- In addition to having the monsters Anguirus and Varan (instead of King Ghidorah and Mothra), the original story for the film featured rather outlandish military hardware, including batallions of Maser Tanks and a new version of the super-submarine Atragon (from _Atragon (1963)_) this would’ve been cool to see.
- Is the first film where King Ghidorah is actually smaller than Godzilla.
- Originally scheduled for a March 2002 release, upon the request of director Shûsuke Kaneko, Toho pushed it ahead for the usual release date for Godzilla films (December of 2001) because March already belongs to their Doraemon anime films (According to Toho, they take a seasonal formula for their films: Spring is for Doraemon, Summer is for Pokemon, and Winter is for Godzilla, so they didn’t want any schedule conflict with their films).
- During the scene where Godzilla first appears rising from Yaizu Harbor in Shizuoka, three people in a nearby office witness the incident (before Godzilla’s thundering roar shatters glass on the office windows). Next to one of the three people, the camera focuses on a black and white poster of an old ship, the Lucky Dragon, which was the real life Japanese fishing boat that was contaminated by radioactivity in mid-1954. That incident became a direct inspiration for the original Godzilla (1954).
- The submersible “Satsuma” is named after actor Kenpachiro Satsuma, who stared as Gojira in seven films (from 1984 to 1995).
- Despite fan rumors, director Shûsuke Kaneko did not make a cameo in this film (he is said to hate doing cameos).
- Some of the miniature city sets from this film were used in Quentin Tarantino’s Kill Bill: Vol. 1 (2003). They were supplied for him by art director Toshio Miike.
- This was the first film since Mothra vs. Godzilla (1964) to portray Godzilla as truly evil. Director Shûsuke Kaneko preferred the original “evil” Godzilla for his film, and comes up with an unusual motivation (Godzilla, a monster brought to life by nuclear weapons, is a “specter of war”).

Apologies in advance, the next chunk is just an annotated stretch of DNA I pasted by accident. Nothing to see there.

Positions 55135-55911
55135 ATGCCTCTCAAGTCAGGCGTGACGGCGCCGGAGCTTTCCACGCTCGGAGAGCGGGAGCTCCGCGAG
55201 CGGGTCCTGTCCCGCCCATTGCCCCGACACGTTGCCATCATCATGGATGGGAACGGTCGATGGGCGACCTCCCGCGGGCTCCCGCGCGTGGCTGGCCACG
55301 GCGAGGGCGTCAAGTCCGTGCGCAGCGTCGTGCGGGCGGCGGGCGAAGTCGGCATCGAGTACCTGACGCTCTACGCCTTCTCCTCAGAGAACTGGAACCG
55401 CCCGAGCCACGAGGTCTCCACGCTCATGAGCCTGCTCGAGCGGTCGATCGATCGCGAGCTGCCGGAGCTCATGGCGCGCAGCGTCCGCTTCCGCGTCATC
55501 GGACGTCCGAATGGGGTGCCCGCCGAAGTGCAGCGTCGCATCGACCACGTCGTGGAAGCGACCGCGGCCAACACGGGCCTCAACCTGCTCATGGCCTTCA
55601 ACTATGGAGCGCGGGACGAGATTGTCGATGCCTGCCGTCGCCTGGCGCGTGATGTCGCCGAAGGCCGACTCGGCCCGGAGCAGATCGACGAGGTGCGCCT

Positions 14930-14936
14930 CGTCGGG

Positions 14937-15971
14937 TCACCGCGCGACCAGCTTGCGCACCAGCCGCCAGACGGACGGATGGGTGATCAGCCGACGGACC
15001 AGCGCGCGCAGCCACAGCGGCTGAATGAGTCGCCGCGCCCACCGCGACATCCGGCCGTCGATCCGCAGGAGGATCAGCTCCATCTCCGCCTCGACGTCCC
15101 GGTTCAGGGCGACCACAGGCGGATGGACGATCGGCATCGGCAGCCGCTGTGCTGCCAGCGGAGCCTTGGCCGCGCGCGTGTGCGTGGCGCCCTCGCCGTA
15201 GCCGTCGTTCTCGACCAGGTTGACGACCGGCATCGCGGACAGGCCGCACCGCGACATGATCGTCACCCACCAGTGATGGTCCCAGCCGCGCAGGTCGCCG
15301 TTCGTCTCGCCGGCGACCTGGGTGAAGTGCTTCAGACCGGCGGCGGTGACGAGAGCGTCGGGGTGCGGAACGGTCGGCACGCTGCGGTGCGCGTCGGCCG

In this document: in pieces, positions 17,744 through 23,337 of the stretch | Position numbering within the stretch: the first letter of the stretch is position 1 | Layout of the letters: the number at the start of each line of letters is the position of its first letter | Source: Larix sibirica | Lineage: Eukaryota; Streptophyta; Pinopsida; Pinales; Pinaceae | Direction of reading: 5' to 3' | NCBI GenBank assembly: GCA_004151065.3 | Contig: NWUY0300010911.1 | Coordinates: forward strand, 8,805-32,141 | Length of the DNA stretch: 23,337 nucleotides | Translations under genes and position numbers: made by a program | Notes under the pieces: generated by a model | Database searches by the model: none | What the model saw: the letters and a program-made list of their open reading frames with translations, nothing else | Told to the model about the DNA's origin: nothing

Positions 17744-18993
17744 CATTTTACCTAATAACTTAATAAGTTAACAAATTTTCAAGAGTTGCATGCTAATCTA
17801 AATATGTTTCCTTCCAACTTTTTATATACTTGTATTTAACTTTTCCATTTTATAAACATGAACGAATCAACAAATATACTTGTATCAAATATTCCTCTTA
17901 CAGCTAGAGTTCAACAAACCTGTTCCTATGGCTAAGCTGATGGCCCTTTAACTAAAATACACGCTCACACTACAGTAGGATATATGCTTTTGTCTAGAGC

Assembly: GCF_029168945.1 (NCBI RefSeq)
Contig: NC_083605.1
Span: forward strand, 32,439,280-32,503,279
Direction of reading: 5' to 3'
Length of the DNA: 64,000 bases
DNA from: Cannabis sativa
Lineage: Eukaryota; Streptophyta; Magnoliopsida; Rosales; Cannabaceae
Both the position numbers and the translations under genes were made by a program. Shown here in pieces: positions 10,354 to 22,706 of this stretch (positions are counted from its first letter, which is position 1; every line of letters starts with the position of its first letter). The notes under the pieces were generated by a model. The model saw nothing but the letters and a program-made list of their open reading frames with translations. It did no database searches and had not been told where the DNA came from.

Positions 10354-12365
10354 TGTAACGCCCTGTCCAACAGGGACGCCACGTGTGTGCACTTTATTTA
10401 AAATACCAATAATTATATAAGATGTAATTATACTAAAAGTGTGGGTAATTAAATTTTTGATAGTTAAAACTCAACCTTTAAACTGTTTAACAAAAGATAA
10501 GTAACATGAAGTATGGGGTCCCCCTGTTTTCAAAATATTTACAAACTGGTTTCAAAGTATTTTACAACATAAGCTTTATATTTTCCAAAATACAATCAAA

- Only Godzilla film of the six-film “Millennium” series (1999-2004) in which stuntman Tsutomu Kitagawa does not play Godzilla. Instead Godzilla is played by another stuntman, Mizuho Yoshida (best known as the title creature from the Zeiram movies), mostly for his height (Godzilla was to be the tallest monster in the movie).
- Disappointed that Varan, one of his favorite monsters, was scrapped from the project, monster designer Fuyuki Shinada compromised by putting Varan’s facial features on King Ghidorah’s three heads.
- In the opening scene, Admiral Tachibana (Ryûdô Uzaki) lectures his troops on the incident from Godzilla (1954), and notes that “a monster similar to Godzilla ravaged New York at the end of the last century.” This was a reference (and jab) to Godzilla (1998), the oft-disparaged Hollywood remake. Audiences in Japan both laughed and cheered at this scene.
- As a departure from the established Mothra mythos, the diminutive and singing Shobijin Twins (aka Cosmos Twins) seem to be absent. In fact, the twins Ai Maeda and Aki Maeda make a small cameo as two identically-dressed twins, seen during the scene where Mothra flies over Yokohama. Their roles are not related to Mothra in the movie, but that bit is a clear nod to the classic Shobijin.
- Actor Hideyo Amamoto’s last film.
- The casting of Yukijirô Hotaru in a cameo as the suicidal man who discovers Ghidorah is a nod to his character of the beleaguered Inspector Osaka in all three of director Shûsuke Kaneko’s Gamera films.
- The scene with the suicidal businessman (Yukijirô Hotaru) was the first principal scene to be filmed.
- Mizuho Yoshida: The pink-shirted young man (wearing a black baseball cap) standing behind the twin teenage girls in Yokohama when Mothra flies over the area. Yoshida is also the stuntman playing Godzilla.
- Akira Ohashi: The thin, short-haired man in the Yaizu Harbor office who witnesses Godzilla rising out of the harbor (See also ‘Rie ‘ta’). Ohashi is also the stuntman playing King Ghidorah.
- Takehiro Murata: Jet fighter pilot. Murata has had roles in numerous Godzilla films, including the lead role in Godzilla 2000 (1999) (“Godzilla 2000″).
This is a truly remarkable film that gets Godzilla against 3 other adversaries. However they all get spanked by the King of monsters and he truly becomes the most powerful monster alive. Great special effects in this film by the director Shesuke Kaneko did the Gamera trilogy films in the Heisei Series. One of the best ones in the Shinsei Series is GMK until we come up with Godzilla against Mechagodzilla seeing the cyborg for the 3rd time can get repetitive. But this movie is a great movie and is one of the better movies as I’ve mentioned before.
Written by Barney Buckley